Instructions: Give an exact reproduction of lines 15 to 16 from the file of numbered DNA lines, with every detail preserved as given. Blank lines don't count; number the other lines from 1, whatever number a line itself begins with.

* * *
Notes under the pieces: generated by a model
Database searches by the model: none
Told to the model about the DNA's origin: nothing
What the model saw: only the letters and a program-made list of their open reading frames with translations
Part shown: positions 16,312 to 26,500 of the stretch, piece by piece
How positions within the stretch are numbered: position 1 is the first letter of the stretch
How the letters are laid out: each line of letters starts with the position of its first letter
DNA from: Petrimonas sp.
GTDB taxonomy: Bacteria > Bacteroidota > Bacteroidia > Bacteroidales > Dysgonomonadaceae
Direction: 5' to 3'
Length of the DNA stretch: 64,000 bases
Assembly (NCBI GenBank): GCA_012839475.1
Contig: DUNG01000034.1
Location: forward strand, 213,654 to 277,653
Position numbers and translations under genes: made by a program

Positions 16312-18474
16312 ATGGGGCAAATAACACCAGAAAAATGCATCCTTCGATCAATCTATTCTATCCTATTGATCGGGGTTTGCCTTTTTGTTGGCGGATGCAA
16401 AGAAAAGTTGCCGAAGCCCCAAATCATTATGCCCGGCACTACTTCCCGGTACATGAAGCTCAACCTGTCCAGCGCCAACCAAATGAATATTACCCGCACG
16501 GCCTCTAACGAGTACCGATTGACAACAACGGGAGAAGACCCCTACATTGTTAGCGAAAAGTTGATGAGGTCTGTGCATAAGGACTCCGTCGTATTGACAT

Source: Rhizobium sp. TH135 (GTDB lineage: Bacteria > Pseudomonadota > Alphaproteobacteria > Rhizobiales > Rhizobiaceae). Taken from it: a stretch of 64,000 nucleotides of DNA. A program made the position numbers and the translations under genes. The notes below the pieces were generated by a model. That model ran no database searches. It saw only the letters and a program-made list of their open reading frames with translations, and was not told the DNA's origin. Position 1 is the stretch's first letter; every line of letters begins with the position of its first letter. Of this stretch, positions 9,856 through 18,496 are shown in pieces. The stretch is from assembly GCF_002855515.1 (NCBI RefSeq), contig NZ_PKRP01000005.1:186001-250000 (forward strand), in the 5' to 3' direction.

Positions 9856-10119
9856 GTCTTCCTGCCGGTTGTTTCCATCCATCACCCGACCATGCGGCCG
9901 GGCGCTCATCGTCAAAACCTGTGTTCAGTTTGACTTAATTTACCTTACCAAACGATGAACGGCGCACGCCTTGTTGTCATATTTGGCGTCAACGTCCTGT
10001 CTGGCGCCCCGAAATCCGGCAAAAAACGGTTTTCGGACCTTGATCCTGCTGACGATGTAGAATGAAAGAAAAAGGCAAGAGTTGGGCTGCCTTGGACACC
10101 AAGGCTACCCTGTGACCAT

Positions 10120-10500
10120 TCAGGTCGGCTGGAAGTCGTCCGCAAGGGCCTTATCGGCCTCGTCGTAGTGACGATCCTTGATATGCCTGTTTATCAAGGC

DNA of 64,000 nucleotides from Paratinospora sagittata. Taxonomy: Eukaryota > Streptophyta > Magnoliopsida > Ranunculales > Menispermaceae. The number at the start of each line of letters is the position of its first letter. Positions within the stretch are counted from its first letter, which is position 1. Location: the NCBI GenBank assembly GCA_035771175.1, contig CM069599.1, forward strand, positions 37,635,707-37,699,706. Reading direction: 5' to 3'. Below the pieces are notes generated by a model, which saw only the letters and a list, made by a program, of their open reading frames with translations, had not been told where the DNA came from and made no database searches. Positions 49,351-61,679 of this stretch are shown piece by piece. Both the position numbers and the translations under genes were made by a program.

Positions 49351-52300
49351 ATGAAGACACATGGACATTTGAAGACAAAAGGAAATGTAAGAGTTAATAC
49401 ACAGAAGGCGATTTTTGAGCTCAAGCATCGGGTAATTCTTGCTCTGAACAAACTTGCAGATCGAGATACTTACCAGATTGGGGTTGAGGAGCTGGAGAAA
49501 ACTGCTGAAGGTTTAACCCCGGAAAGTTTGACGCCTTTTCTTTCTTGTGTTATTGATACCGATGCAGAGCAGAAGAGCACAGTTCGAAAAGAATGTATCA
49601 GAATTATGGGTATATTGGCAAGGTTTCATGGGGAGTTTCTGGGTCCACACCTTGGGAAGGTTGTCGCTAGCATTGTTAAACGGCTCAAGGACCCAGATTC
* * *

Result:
Position numbers and translations under genes: made by a program

Positions 16312-18474